Japanese Yen: Coincident index slips further below 50
Euro: Consolidates gains from breakout yesterday
British Pound: Hugs the 1.9700 level
US Dollar: NFP on tap
Currencies Quiet Awaiting NFP Data
Majors hugged very tight ranges in Asian and European sessions as trading was particularly quiet ahead of the US Non-Farm payroll numbers. In addition, capital markets in Europe and US are closed today for the Good Friday holiday. Therefore, given the lack of liquidity, currency trading may be even more volatile than the typical NFP Friday.
In Japan today, the Leading Indicator index slipped further down to 30 from 40.9 the month prior. The index has spend the last eight months below the 50 boom/bust level but during that time has been woefully inaccurate in predicting an actual economic slowdown as Japans GDP expanded at a healthy 3.8% - far stronger than most analysts predicted. Nevertheless, the LEI news should not be dismissed out of hand, especially if consumer sentiment begins to waver once again. Next week the market will see the figures from the Eco Watchers survey which should provide a much better picture of the true state of affairs in Japan. Market reaction to the LEI was essentially non-existent as USD/JPY remained stationary at 118.80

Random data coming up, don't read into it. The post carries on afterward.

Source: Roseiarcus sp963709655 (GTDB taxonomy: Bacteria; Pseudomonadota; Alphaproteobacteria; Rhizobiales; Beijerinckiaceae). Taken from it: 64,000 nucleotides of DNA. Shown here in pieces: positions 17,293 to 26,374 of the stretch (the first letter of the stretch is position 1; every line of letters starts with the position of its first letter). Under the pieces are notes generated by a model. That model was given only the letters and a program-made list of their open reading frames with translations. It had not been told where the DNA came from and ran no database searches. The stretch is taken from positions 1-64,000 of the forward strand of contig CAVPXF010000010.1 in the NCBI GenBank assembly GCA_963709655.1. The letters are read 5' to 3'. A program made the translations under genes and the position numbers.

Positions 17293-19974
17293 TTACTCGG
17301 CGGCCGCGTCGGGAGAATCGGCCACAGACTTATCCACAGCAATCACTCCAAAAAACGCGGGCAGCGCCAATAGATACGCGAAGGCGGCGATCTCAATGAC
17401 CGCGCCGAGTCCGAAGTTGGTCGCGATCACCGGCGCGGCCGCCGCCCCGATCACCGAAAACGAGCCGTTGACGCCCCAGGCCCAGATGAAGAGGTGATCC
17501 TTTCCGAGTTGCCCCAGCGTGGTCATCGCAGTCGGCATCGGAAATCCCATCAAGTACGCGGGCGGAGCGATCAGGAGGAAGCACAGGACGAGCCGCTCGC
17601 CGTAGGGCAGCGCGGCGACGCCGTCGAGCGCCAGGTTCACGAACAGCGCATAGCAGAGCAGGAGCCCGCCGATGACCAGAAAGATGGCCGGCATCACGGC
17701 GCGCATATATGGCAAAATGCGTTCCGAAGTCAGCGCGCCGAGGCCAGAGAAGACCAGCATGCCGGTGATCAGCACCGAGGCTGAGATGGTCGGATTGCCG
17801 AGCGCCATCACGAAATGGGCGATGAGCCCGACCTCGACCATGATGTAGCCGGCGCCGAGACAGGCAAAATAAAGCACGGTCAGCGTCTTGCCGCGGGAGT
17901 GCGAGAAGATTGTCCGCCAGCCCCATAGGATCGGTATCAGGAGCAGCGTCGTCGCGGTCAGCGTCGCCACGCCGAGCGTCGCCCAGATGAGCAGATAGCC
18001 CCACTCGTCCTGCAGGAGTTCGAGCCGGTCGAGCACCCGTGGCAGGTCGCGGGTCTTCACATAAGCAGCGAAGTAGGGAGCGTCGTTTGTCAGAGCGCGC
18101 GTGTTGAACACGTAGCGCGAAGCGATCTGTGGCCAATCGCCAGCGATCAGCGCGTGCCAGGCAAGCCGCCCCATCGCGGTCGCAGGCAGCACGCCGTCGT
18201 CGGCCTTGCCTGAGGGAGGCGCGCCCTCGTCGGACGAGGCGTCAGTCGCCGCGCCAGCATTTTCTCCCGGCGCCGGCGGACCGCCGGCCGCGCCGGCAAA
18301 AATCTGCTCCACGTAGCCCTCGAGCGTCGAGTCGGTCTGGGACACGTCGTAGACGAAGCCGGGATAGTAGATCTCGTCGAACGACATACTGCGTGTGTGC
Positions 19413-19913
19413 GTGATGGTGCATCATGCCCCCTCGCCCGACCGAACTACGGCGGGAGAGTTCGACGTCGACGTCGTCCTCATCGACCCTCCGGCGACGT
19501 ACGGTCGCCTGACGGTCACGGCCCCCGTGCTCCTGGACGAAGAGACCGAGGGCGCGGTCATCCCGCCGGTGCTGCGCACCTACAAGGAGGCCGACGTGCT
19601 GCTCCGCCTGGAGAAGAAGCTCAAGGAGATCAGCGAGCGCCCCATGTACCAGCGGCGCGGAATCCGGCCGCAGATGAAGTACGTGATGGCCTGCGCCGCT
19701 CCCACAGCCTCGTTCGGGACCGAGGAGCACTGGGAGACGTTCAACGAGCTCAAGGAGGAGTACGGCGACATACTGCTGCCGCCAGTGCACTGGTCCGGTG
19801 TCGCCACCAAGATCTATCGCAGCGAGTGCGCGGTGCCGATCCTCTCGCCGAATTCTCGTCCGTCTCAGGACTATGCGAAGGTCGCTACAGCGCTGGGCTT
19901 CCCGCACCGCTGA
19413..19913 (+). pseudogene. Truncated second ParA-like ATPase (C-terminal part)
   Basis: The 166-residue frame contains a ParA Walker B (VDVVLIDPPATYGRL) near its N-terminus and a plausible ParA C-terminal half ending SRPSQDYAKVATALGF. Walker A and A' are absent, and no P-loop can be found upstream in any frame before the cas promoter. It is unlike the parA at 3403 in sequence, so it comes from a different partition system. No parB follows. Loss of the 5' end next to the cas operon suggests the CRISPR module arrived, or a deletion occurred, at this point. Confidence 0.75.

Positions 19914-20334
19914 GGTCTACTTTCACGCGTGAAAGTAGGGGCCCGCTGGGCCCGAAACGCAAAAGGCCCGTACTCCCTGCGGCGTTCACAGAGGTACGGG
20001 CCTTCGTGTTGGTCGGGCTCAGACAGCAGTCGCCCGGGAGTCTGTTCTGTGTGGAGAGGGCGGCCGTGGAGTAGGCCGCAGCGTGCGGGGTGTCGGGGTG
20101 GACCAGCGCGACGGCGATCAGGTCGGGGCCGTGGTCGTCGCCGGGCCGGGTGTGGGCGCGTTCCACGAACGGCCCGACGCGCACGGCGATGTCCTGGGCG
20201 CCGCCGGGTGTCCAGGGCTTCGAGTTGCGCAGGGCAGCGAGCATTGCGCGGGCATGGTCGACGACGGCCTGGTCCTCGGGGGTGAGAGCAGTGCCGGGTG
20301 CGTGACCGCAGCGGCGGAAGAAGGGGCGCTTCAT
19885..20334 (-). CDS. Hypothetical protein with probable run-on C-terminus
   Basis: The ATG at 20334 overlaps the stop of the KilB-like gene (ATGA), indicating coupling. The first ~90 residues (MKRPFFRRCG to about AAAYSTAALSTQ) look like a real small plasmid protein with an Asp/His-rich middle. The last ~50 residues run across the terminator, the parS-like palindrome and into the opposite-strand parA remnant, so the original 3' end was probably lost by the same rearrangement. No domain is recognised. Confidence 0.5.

The euro meanwhile consolidated its gains after breaking above the 1.3400 level in yesterdays New York trade. This week the Euro-zone industrial data has consistently surprised to the upside suggesting that at least up to now the manufacturing sector has not suffered the consequences of a strong euro. In contrast the US data has produced worse than expected results all week long and that combination of positive EZ news and negative US releases has given the EURUSD a decidedly bullish tilt.
Of course, that dynamic can change in a second if Non-Farm payrolls print materially higher than forecast. The dollar bearish argument rests on the assumption that US will fall into a recession as its citizens begin to default on the massive amount of housing debt accumulated over the past decade. However, is the US economy continues to create jobs along with wage growth, the additional income will continue to service the mortgage debts averting a credit crunch. As we noted at the beginning of the week, the key to the health of the US economy as well as the strength of the dollar is whether US growth can outrun its mounting debt obligations. Thats why todays NFP figure may be key to the long term direction of the pair. An in-line or better than expected number and dollar longs may live another month, but if jobs growth collapses, the market will start to accept the doomsday scenario of dollar shorts and the greenback could be in for another wave of selling.